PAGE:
Sancerre

Recently we spent some time driving around Sancerre, Verdigny and Chavignol. The latter two are two of the most important towns from which that fabulous and famous wine Sancerre originates. Sancerre is comprised of 14 communes and approximately 4,000 acres. The towns themselves are medieval and sit on hill tops. Now you don’t have to be a Sancerre lover to take in the beauty of this landscape. One of the prettiest, in our opinion, of the Loire wine regions. In this region you find steep hills, valleys and catles on a drive that will take your breath away. This region is known as the Upper Loire. There are 3 main sections of the Loire since it encomapasses such a large area: Upper Loire, Middle Loire and Lower Loire. There are 87 Appelations within these regions.
There is also history just around the corner in Bourges for people like us who like to mix things up. So you need not spend all your time drinking wine.
This area is also famous for its delicious goat cheese Crottin de Chavignol which is a perfect match for some Sancerre or, as we had for lunch a nice light pink Sancerre. A match made in heaven.
On July 20,1931 some of the winemakers in Sancerre got together and formed the Syndicate of Sancerre. They wanted people to know that their wines were of importance. The soil in this area is flinty clay which continually warms the vines. Some of the vines are aged and as they get older the fruit performs much better. This terroir imparts the taste of flint and mineral.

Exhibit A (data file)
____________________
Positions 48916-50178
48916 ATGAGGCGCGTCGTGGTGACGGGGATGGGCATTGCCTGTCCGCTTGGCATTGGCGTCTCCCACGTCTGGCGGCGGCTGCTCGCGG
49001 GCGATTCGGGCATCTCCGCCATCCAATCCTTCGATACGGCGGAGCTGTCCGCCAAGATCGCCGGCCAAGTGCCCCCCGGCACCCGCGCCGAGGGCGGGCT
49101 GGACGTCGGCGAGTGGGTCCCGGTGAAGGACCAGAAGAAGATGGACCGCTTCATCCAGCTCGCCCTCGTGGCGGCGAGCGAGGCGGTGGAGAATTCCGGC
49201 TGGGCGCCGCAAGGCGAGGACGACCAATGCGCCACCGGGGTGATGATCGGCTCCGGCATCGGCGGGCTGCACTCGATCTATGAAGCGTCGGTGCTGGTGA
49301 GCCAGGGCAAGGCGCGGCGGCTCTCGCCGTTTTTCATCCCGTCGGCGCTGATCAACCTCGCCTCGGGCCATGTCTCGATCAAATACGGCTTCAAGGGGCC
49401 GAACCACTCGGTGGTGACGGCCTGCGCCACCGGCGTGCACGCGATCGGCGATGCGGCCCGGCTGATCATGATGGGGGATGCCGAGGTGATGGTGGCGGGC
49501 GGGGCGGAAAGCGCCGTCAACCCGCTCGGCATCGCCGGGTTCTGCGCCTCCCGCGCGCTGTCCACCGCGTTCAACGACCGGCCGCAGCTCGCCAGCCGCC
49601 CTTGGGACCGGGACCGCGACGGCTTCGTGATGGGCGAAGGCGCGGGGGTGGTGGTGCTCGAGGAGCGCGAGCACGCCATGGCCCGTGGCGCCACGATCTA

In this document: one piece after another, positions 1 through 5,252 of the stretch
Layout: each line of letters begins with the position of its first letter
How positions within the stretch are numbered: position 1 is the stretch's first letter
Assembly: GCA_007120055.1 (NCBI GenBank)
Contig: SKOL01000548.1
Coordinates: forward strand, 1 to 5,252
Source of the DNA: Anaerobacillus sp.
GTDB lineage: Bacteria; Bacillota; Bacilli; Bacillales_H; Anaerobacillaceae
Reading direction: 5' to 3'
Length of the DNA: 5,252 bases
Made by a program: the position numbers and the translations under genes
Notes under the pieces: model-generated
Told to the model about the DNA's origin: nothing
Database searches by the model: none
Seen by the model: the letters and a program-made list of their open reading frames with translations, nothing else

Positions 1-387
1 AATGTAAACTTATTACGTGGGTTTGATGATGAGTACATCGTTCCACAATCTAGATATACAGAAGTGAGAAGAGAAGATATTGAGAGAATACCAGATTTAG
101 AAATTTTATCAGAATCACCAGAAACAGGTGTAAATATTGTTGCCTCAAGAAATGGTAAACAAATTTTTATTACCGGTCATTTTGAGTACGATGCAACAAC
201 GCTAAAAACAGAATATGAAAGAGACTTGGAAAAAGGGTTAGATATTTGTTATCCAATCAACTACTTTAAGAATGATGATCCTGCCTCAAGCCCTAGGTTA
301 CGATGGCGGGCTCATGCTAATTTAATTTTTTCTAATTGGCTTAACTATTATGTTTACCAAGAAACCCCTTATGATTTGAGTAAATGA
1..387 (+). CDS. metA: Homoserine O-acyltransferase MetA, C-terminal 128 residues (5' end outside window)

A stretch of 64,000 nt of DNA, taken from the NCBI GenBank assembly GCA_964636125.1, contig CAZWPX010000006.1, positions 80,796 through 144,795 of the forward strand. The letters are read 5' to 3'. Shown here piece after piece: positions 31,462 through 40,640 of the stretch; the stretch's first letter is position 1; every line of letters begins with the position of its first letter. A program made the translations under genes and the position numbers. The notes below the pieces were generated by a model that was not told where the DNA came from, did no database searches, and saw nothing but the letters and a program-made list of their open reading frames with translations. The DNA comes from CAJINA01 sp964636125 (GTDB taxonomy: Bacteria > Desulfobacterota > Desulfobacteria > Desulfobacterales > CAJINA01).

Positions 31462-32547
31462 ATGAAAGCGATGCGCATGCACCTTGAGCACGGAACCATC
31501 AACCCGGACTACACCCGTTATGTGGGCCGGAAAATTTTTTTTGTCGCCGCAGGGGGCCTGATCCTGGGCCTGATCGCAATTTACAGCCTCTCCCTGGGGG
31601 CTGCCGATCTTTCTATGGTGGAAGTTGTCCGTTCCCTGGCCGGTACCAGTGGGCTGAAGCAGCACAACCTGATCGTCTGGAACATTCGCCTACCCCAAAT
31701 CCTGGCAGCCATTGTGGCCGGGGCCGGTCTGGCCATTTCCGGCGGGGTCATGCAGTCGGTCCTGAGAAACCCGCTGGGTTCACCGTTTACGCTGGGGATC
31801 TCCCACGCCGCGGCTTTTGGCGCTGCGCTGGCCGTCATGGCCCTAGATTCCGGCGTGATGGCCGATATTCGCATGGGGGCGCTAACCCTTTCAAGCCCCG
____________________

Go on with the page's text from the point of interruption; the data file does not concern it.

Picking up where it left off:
On Nov 4,1936 this group requested the designation AOC be used and of course received it and so they became known as Sancerre AOC. This decree states among other things how each vine must be pruned, how many bunches are allowed on each vine and what the yield shall be. Now you know why you get that crisp, dry, herbal, mineral, citrus and of course flinty flavor.
Most people associate Sancerre as Savignon blanc but there is also a rouge which is made from Pinot Noir grapes and sometimes a bit of Gamay. The red version is not as highly regarded as the white but certainly worth a try if you should find one.
The Loire is not limited to white varietals although 50% of their wines are white. As you travel through the Loire the varietals change as does the terrain.
The Loire is also the 2nd largest bubbly producer in France producing Cremant de Loire. This is made in the same method as Champagne with a second fermentation in the bottle. This is usually made with a blend of Chenin Blanc, Chardonnay and at times Cabernet Franc.
Now, we must drive on to the next region of the Loire for some Chinon!